by Amontaine Aurore
Pat Graney’s new work makes no apologies. It is a bold and explosive treatise on the seething underbelly of female anger. That anger is born of many things, not the least of which are the explicit as well as insidious messages that expressing it would be unattractive. It is derived by stuffing ourselves into the too-small cultural boxes aimed at keeping us cute, sexy, small, and silent. It is maintained through trying on and wearing the accoutrements that have come to define femininity, yet have served to own and encapsulate it, leaving us at the mercy of a soul crushing dilemma.
Through a series of vignettes that grow progressively darker, five female dancers, a child, an older woman and a doll, take us through cycles of female disempowerment; from cutesy baby doll poses and sex-fueled smiles that hide and confuse patterns of abuse, to hidden and grotesque food rituals, to screams that are at last released in all their horrific glory, to limbs and high heels that writhe and...
The Seattle Times reviews Girl Gods:
"...The interplay between the performers and Holly Batt’s marvelous interactive wall structure is one of the more inventive and captivating elements. From its nooks and crannies, and from behind removable bricks, the ensemble of five women retrieve an assortment of archetypal objects.
They pull out boxes holding designer Frances Kenny’s symbolic outfits, and frequently change in and out of them. There are frilly, girly party frocks for a line dance of little Shirley Temples striking fake-cute poses. There are casual togs several sizes too small, which a dancer humorously, embarrassingly, squeezes her body into as if to deny adult womanhood. There’s a low-cut red cocktail dress for another kind of posing.
One of the sharpest sequences comments on the persistent social imperative to...
by James Holt
I don’t pretend to know anything about modern dance or contemporary theater. I rarely know the artists or what I’m getting myself into when I walk into the mainstage at On the Boards. But, honestly, that’s kinda what I love about it—walking in as a blank slate, no expectations except to be confronted with something that I’ll probably need to grapple with until the next show.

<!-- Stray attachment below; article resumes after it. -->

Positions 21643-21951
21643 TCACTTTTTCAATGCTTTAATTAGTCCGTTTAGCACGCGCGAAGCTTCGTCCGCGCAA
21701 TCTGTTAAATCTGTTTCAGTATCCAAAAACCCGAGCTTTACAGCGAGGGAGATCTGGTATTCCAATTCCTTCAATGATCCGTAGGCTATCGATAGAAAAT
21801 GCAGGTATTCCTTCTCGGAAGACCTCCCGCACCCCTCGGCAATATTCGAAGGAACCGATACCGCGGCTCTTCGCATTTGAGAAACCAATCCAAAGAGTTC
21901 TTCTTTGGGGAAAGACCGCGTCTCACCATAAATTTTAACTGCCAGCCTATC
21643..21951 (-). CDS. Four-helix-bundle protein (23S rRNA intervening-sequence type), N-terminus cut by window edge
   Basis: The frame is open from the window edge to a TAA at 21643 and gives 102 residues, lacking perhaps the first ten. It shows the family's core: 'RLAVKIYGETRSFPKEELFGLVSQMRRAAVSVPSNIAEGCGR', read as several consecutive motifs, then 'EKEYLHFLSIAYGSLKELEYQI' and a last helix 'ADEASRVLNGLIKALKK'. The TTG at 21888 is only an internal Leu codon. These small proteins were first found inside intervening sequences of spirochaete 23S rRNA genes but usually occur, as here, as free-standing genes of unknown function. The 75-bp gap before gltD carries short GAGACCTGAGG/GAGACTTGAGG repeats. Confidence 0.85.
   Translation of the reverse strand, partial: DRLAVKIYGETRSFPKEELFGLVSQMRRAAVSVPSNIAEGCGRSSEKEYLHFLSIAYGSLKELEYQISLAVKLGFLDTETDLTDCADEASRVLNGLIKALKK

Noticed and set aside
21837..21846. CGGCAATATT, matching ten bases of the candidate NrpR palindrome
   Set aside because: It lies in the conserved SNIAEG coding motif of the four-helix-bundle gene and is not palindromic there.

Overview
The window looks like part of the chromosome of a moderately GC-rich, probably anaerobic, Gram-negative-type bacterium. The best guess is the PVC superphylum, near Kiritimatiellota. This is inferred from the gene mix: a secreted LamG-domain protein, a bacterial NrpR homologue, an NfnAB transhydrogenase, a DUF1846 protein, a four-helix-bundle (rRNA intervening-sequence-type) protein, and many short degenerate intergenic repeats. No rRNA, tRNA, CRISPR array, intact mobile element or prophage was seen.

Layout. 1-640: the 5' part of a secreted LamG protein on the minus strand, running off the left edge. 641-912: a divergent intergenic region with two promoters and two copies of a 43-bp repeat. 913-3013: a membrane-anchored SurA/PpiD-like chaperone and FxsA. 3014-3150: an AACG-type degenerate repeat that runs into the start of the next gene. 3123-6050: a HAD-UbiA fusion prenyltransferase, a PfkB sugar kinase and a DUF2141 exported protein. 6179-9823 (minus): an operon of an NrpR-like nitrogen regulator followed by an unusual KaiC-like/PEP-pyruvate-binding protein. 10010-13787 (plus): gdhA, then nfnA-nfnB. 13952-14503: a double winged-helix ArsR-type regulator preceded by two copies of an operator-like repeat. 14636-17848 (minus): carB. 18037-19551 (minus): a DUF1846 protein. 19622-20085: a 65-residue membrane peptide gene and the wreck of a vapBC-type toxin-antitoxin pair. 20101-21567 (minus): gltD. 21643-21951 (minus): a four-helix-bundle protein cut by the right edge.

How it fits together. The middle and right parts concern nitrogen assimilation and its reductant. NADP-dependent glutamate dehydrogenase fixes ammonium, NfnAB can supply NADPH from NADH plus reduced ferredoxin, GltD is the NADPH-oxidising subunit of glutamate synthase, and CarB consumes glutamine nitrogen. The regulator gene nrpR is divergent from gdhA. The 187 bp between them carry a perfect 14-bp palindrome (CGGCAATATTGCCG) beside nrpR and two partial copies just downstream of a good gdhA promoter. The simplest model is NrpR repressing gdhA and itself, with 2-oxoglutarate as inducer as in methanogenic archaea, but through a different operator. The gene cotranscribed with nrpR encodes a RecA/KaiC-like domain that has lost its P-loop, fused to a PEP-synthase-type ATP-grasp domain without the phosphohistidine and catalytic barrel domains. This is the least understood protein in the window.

That’s what happened last night with Pat Graney and Girl Gods. As often is the case at OtB, you walk-in and see a pre-performance stage set which is simple, clean, elegant and minimalist only to be taken through scene after scene of emotionally charged, and often physically chaotic, vignettes that alter that simple metaphorical elegance into the literal mess that has unfolded around it.
I’m not ready to discuss the “unsettling journey into the collective feminine unconscious” except to say that...
by Yonnas T Getahun
Tea in Damascus
At certain times of the day
The men weep while the women laugh.
A chargin of porcelain cover the streets
Where then fathers shuddering
Send sons to sew cups of medicine.
And daughters and aunts and mothers
Shrine the beginning and end of history.
by Betsey Brock
Come rage with us, Saturday afternoon of Pat Graney.
This event is meant to create a space for members of the community and audience to more deeply engage with female rage through writing exercises led by Pat Graney with the support of the Girl Gods performers, drawing on prompts used within the artistic processes and development of Girl Gods.
Featuring Shelby Handler of Youth Speaks and other Seattle artists dealing with the issue of female rage.
Details: SAT, OCT 3 at 3:00 PM
FREE | OTB MAINSTAGE LOBBY
More details on event page
BUY TICKETS FOR GIRL GODS | OCT 1 - 4, 2015
The Seattle Star's Omar Willey reviews La Mélancolie des dragons:
According to some developmental psychologists, children of a certain age do not distinguish between internal fantasy and external reality. Adults find this quaint. As adults, it is their duty to distinguish such things. This is fantasy. This is reality. You’re being unrealistic. It’s only a dream. When are you going to grow up and see?
This is why adults are insufferable. They think they are so knowledgeable, so wise, so certain. But this certainty is bunk. Every single moment of their lives tells them so. Adults can hardly predict what they themselves are going to do in any given human situation, yet claim they can be “realistic” about human psychology. They spend a third of their lives sleeping and no one has the faintest idea why. All the advances of science and technology about which...
Thomas May reviews La Mélancolie des dragons at Memeteria:
What a delightful way to launch the new season: over the weekend, On the Boards presented La mélancolie des dragons, a visual-theatrical tone poem by the Paris-based theater artist Philippe Quesne featuring his Vivarium Studio.
I’d only read about Quesnes before, having missed his previous appearance at On the Boards over four years ago in L’Effet de Serge. Once you’ve experienced his work live, en personne, it’s even more obvious that, like music, it really can’t be captured by the proxy of words.
The mise en scène ...